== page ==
The first woman to become a capoeira mestre in Brazil, and the current president of the Rio de Janeiro Capoeira Federation, speaks about the difficulties she had to overcome to reach her goals.
Fatima Colombiana (43) was born in Rio de Janeiro and had appreciated capoeira rodas since childhood, but did not practice the art because her mother thought it wasn’t for girls. As a teenager, she went to Belem do Para and in 1970 she started capoeira with Mestre Bezerra, the only mestre in the city. She was baptized in 1971 and left Belem in 1973.
In 1975, she met Mestre Canjiquinha in Sao Paulo and went with him to Salvador. After 5 years of training, she became a mestra. It was published in the newspaper that Canjiquinha was about to graduate Fatima (her nickname of Cigana came later, in Rio de Janeiro, given by Mestre Leopoldina), his only female student. In 1980, Fatima formed the Mestre Canjiquinha Association in Volta Redonda, where she had more than 100 students. In 1983, she went to São Paulo, made friends with Mestre Silvestre and began to frequent the São Paulo Capoeira Federation.
Later, she founded the Cigana Capoeira Association, where she graduated approximately 20 instructors who have their own academies today. Cigana has degrees in Physical Education, Philosophy, and Pedagogy. She has been the President of the Rio de Janeiro Capoeira Federation for three years.
What is the current situation of women in capoeira?
Everything that women do is more beautiful. There is a Chinese proverb that says that when God created woman, he mixed everything good: the scent of roses, the heat of the sun, the softness of a rabbit… so when women are tossed into this world, which is ruled by violence and chaos, we suffer more than men because of our fragility. Martial arts are like a magical mirror for a woman because they reflect her inner strength. When you begin to train a martial art, you discover that you are capable – just as much as a man, or even more so than a man who doesn’t practice martial arts. Women need to train martial arts for self-defense much more than men do, because if the necessity arises, we will need to defend ourselves from a man, not a woman.
What was the situation of women in capoeira when you started to practice?
I was the only one. Until 1980, I never saw any other women in a capoeira roda anywhere. When I opened my academy in Volta Redonda in 1980, there were some guys who would drop by to watch and invite me to their group. I had 104 students and they had 300 – all male.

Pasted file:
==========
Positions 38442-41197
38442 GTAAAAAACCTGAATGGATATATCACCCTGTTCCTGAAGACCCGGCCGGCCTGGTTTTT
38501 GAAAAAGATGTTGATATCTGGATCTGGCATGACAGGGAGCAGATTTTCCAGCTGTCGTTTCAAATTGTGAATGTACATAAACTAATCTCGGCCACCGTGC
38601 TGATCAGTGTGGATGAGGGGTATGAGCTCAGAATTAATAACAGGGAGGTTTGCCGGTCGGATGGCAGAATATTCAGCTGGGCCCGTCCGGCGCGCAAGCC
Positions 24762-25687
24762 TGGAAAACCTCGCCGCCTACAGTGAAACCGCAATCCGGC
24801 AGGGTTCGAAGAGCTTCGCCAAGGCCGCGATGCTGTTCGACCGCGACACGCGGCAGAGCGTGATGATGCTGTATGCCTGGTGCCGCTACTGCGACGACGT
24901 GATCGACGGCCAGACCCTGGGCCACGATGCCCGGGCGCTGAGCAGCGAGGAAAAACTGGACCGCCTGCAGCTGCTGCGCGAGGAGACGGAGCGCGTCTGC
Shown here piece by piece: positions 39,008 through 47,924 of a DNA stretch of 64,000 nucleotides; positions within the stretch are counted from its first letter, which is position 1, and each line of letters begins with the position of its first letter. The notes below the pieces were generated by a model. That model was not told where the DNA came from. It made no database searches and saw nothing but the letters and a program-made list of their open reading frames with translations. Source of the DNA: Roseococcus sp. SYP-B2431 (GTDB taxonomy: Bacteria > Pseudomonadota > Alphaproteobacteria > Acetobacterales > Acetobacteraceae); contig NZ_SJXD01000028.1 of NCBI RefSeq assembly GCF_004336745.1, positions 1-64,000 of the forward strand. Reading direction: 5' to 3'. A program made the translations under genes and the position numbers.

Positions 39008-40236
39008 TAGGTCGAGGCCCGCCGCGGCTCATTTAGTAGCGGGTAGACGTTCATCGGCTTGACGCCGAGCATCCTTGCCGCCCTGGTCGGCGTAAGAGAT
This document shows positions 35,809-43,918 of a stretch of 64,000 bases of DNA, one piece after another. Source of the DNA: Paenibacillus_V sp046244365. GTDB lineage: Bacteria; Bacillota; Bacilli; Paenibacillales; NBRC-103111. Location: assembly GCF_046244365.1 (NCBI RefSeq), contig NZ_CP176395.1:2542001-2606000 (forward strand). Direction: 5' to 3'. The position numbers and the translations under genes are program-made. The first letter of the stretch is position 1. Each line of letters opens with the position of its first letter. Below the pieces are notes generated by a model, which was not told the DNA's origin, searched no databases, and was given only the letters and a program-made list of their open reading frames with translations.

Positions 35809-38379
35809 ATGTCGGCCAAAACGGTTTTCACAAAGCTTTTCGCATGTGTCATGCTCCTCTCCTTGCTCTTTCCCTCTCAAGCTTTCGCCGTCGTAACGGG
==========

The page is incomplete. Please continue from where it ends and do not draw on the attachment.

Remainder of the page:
Canjiquinha had taught us maculele, puxada de rede, and those other folkloric arts. So I said to the guy, “Let’s do an exchange. I’ll teach you these folkloric arts, and I’ll come train with the graduated students.” Their academy was where I first saw cords. Canjiquinha didn’t use them – you were either a student or a teacher. So I asked him which cord I should use, and he responded, “You can use the green one.” Just look at the lack of respect – I was a mestra with 104 students, and he gave me a beginner’s cord.
I always experienced lots of discrimination. When I returned to Rio, no one believed I was a mestra. I have a certificate from Mestre Canjiquinha and I was the first mestra recognized by the Brazilian Fighting Federation. I did work in the São Paulo Capoeira Federation, I did work in the Rio de Janeiro Capoeira Fedration, I have a certificate from the Brazilian Fighting Federation. How could I not be a mestra? If you teach, you’re a mestre.
Do you think that women still suffer discrimination in capoeira?
Women suffer because men are very scared of being humiliated in public. The game of capoeira involves humiliation, not violence. The men are afraid of being humiliated by a woman, so they resort to violence before she can do so. But I think the discrimination is even worse among women. When I enter a roda, the people trying to take me down are women, not men.
Because men today – at least the true mestres – enjoy playing with women. So they give you the chance to develop the game, even pretending to be victims to encourage the women. And then the mestre’s wife, who is also a capoeirista, sees you playing with him and thinks, “Ah, he played with her… now I’ll show her.”
Talk a little bit about the work that you are doing in the Federation.
I’ve been working exclusively in the Federation for three years. When I stopped teaching to come work here, I had 1200 students in Angra. When I took the job at the Federation, the organization was completely abandoned. I’m trying to revive it again, but it’s very difficult. There are many people who don’t respect me as a mestra. There are many who only want to speak badly about others’ work. They tell lies, even saying that the Federation is closed. But I’m fighting, and I won’t give up.